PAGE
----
05/14/2011 13:26

The authorities claim they want to close “illegal businesses” but in many cases kindergartens are unable to get a permit on technicalities. Migrants are thus unable to find a place where they can leave their children. Forced closures penalise children who “do not exist” according to city authorities. Experts say that residency laws must be changed.

Beijing (AsiaNews/Agencies) – Beijing municipal authorities are cracking down on unlicensed kindergartens in the city’s Daxing District. Tens of thousands of children from migrant families are now without schools.
The children of millions of migrant workers who live in Beijing are not allowed to attend local public schools because they do not have the proper household registration (hukou). Many remain registered in their place of origin, often to maintain title deeds to local property or for similar reasons. For many families, even when both parents work, their revenue is often insufficient to pay for a private kindergarten. Unlicensed schools for migrant children are an affordable alternative and provide basic education whilst taking care of children for the whole day.
Shi Xiewu works at a glass factory. Including his wife’s wages, his family earns just over 3,000 yuan a month. Yesterday, the authorities closed down the Fenglong kindergarten, in Xizhuan village, Huangcun, where their daughter goes.
Shi told the South China Morning Post that he and his wife now take turns taking care of the girl, “But on a day when both of us have to work on the same shift, we have no choice but to lock her up at home unattended for the whole day.”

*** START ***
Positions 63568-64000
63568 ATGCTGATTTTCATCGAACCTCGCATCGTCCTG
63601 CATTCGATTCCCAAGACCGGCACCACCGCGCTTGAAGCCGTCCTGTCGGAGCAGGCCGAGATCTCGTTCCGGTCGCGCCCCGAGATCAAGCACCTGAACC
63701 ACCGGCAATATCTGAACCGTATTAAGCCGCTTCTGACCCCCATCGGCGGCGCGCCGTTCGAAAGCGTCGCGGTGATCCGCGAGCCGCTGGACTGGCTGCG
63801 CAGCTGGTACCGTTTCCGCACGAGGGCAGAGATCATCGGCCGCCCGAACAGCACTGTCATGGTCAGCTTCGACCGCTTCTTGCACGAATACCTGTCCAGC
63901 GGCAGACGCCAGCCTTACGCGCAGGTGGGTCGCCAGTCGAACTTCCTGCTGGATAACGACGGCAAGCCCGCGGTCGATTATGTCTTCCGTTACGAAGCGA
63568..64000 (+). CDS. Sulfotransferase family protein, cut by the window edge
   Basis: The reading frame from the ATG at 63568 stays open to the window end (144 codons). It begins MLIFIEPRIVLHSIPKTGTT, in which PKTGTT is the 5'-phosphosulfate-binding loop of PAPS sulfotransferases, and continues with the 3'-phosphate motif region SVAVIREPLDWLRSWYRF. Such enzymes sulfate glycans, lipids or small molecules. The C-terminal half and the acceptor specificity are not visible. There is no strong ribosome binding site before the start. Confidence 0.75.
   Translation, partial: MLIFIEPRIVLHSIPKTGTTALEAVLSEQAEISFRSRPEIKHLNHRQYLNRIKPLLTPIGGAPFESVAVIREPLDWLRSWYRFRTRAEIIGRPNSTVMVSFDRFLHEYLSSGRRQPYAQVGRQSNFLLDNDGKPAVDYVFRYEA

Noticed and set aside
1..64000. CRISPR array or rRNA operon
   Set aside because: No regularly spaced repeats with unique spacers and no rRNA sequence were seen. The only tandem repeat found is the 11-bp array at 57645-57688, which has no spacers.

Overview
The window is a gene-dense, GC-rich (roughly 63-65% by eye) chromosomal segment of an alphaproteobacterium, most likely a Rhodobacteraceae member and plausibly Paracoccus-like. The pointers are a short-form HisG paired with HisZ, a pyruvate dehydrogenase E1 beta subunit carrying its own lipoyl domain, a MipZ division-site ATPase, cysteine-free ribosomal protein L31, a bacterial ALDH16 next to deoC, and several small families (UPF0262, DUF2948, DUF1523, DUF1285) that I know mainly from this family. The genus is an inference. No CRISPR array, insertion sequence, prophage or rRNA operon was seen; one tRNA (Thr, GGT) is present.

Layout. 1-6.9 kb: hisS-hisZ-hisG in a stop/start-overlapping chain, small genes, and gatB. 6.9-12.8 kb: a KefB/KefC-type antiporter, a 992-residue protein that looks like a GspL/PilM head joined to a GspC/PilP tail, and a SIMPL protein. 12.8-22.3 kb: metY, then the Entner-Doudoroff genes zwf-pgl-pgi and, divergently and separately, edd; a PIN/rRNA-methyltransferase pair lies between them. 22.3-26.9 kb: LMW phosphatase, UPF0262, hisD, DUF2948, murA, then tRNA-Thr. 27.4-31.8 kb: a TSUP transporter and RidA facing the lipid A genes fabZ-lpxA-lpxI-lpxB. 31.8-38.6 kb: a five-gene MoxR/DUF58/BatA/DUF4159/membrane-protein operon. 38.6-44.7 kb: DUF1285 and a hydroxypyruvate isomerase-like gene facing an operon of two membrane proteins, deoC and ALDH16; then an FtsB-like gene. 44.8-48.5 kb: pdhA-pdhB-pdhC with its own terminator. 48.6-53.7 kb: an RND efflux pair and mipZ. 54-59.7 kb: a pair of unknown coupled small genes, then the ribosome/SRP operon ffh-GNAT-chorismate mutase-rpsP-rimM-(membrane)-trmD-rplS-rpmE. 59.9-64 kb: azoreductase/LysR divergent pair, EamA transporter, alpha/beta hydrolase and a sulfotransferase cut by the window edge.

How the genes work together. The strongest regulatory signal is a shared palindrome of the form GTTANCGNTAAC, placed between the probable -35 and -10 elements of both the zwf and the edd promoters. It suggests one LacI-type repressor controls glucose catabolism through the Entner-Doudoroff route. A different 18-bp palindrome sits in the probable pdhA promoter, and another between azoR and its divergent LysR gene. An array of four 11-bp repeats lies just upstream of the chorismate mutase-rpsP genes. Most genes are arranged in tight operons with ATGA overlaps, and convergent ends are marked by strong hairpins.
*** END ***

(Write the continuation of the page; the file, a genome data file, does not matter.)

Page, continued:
In the past few months, the authorities introduced tighter controls on illegal businesses, after a massive fire in a neighbourhood in the town of Jiugong on April 25 killed 18 people.
Many kindergartens that cater to migrant children are unable to obtain the right permits because they are run by people who are also not registered as residents. In China, without household registration papers, nothing can be done.
Zhang Jianjun ran the Fenglong kindergarten, one of the best-equipped facilities, with 350 children.
As recently as two weeks ago township officials told him to buy an 8,000 yuan video recorder for security cameras and two air-conditioners for 1,500 yuan each. He also installed an emergency slide on the two-storey rented building to meet a new security requirement. However, this was not enough because he did not have a residency permit.
In Daxing District, there are an estimated 40,000 to 50,000 children from migrant families in unlicensed facilities.
Even so, no official figures exist because, for the authorities, someone without a residency permit does not exist.
Attempts to change residency laws have been made in the past but they have always failed.


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